Postpartum Depression Among Rural Women From Developed and Developing Countries: A Systematic Review


  • This research was supported by the Canadian Institutes of Health Research, Operating Grant FRN-83384. L. Ross is supported as a New Investigator by the Canadian Institutes of Health Research and Ontario Women's Health Council, Award NOW-84656. In addition, support to the Centre for Addiction and Mental Health for salary of scientists and infrastructure has been provided by the Ontario Ministry of Health and Long Term Care. The views expressed here do not necessarily reflect those of the Ministry of Health and Long Term Care. There are no financial disclosures or conflict of interest for any authors. For further information, contact: Lori E. Ross, PhD, Social Equity and Health Research, Centre for Addiction and Mental Health, 455 Spadina Ave., Suite 300, Toronto, ON M5S-2G8, Canada; e-mail


Purpose: Postpartum depression (PPD) is a significant public health problem, with significant consequences for the mother, infant, and family. Available research has not adequately examined the potential impact of sociodemographic characteristics, such as place of residence, on risk for PPD. Therefore, this systematic review and meta-analysis examines the prevalence of and risk factors for PPD in rural communities within developed and developing countries, and where possible, compares rates to those among urban women.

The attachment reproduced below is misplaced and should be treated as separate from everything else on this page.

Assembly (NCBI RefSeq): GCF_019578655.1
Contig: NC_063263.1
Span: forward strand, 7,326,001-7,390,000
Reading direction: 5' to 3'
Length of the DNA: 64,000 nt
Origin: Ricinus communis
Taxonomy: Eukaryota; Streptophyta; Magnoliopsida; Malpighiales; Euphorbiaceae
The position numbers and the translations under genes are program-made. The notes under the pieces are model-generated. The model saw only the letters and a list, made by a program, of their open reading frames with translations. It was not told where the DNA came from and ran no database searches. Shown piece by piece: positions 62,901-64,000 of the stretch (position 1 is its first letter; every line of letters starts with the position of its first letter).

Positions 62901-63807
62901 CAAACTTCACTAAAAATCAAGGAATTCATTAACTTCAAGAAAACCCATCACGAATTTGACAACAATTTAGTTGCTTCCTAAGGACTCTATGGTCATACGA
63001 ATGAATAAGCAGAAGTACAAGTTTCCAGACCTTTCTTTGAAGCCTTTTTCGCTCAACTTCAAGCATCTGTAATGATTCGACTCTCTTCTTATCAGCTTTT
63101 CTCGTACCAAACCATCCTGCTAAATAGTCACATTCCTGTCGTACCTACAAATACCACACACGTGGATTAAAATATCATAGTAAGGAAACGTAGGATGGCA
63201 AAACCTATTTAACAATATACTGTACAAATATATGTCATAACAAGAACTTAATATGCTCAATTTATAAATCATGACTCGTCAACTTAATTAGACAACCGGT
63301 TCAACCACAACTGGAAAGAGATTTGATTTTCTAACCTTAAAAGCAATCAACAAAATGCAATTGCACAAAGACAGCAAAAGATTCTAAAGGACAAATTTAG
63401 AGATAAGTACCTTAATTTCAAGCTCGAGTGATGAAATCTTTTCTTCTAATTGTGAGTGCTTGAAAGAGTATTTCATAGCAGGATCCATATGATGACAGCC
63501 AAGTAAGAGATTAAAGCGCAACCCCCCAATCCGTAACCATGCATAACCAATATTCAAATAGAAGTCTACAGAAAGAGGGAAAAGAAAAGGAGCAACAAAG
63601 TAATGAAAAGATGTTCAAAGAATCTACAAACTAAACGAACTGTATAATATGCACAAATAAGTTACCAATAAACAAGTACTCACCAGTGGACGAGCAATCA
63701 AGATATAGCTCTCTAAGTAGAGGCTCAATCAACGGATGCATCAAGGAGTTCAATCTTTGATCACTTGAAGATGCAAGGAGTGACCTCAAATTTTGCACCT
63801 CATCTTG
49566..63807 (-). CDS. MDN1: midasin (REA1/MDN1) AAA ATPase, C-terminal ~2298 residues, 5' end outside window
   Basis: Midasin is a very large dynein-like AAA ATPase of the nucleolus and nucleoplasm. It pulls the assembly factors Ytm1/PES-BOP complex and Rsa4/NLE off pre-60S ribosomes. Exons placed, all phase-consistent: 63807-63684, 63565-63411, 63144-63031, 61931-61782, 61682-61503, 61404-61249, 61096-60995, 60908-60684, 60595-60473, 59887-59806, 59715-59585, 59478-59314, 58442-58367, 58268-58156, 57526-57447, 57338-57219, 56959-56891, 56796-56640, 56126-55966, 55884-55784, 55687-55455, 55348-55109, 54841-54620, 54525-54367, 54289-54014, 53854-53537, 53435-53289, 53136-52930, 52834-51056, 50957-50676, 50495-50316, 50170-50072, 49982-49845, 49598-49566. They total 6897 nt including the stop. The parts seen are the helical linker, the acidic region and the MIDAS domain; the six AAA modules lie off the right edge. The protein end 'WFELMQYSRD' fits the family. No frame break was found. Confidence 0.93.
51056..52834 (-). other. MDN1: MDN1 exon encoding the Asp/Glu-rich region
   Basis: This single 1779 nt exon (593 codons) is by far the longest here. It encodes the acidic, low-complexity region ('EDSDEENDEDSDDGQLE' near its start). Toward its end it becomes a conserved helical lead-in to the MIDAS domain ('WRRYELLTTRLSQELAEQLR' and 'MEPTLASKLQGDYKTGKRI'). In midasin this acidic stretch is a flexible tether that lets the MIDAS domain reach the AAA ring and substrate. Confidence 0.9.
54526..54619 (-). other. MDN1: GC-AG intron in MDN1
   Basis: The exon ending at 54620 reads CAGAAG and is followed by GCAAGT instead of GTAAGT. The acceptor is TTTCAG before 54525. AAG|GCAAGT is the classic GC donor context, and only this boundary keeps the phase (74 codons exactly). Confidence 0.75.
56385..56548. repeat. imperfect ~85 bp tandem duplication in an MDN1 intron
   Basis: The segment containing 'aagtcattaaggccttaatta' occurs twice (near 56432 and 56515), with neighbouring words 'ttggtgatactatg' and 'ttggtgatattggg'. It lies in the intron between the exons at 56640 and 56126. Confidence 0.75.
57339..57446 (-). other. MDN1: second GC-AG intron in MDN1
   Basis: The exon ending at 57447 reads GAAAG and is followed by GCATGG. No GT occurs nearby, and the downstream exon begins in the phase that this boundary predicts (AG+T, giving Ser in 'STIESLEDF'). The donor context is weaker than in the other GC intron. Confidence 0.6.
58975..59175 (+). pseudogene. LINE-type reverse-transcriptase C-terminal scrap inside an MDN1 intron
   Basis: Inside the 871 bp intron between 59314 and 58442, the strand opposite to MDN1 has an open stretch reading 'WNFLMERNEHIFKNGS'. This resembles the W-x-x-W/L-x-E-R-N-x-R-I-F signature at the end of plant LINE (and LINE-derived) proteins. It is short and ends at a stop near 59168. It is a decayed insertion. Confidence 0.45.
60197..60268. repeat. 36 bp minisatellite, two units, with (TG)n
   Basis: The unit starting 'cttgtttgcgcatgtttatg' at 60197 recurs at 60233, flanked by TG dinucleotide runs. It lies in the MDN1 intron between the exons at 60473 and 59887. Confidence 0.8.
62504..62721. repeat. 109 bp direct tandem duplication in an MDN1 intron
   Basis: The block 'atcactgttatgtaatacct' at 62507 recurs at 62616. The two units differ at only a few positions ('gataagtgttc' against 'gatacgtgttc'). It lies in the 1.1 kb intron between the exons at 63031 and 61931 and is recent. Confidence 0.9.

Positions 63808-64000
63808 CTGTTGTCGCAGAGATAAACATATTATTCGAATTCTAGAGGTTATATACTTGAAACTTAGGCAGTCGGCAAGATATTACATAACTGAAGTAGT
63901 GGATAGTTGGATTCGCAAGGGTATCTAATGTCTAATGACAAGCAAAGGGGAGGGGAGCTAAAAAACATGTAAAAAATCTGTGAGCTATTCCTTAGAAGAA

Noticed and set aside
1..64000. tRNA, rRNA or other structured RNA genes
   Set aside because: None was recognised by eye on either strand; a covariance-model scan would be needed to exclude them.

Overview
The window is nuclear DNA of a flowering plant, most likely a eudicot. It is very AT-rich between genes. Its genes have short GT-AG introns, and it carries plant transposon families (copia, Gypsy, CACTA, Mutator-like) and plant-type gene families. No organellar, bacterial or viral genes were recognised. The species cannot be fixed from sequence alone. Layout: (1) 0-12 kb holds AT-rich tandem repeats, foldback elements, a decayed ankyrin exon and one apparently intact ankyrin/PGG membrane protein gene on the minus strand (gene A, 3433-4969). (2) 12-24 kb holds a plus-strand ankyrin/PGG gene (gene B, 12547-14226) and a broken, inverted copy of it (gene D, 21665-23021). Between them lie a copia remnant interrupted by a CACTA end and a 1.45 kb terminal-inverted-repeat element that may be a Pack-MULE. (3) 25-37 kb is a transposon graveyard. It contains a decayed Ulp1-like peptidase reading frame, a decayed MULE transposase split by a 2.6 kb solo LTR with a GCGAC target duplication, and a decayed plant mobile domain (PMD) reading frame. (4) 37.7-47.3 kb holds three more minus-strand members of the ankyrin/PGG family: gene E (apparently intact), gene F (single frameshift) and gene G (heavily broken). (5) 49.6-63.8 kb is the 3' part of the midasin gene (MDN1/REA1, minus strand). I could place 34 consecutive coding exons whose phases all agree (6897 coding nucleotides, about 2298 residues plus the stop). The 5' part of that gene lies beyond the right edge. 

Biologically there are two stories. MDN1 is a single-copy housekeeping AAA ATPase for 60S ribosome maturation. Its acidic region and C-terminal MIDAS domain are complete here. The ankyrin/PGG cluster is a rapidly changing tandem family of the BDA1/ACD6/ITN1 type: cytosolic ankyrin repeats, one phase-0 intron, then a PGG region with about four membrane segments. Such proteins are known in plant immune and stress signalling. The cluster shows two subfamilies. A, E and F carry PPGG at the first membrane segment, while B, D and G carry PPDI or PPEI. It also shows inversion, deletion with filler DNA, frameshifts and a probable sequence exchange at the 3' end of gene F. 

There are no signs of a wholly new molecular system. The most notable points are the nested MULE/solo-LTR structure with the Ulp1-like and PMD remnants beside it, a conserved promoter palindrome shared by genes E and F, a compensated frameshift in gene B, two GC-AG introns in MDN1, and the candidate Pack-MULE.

Methods: Five databases were searched, from start dates through early May 2010, using key words relevant to PPD and rural residence. Peer-reviewed articles were eligible if a standardized assessment of depression was administered to rural mothers within the first year postpartum. Data on PPD were extracted from 19 articles, of which 17 provided data for meta-analyses.

Findings: The overall prevalence of PPD among rural women was 27.0% (95% CI, 18.8%-37.2%). Prevalence was somewhat higher among women in developing countries (31.3%; 95% CI, 21.3%-43.5%) than among women in developed countries (21.5%; 95% CI, 10.9%-38.0%), although there was significant heterogeneity among both groups of studies. Comparisons between rural and urban women yielded conflicting results. Although established PPD risk factors were associated with depression in rural women, additional risk factors were reported for rural women from developing countries, such as having 2 or more young children.

Conclusions: Longitudinal studies with clearly defined “rural” and “comparison” groups are needed to determine whether rural residence is associated with increased risk for PPD. The results can inform prevention and treatment programs tailored to serve rural women.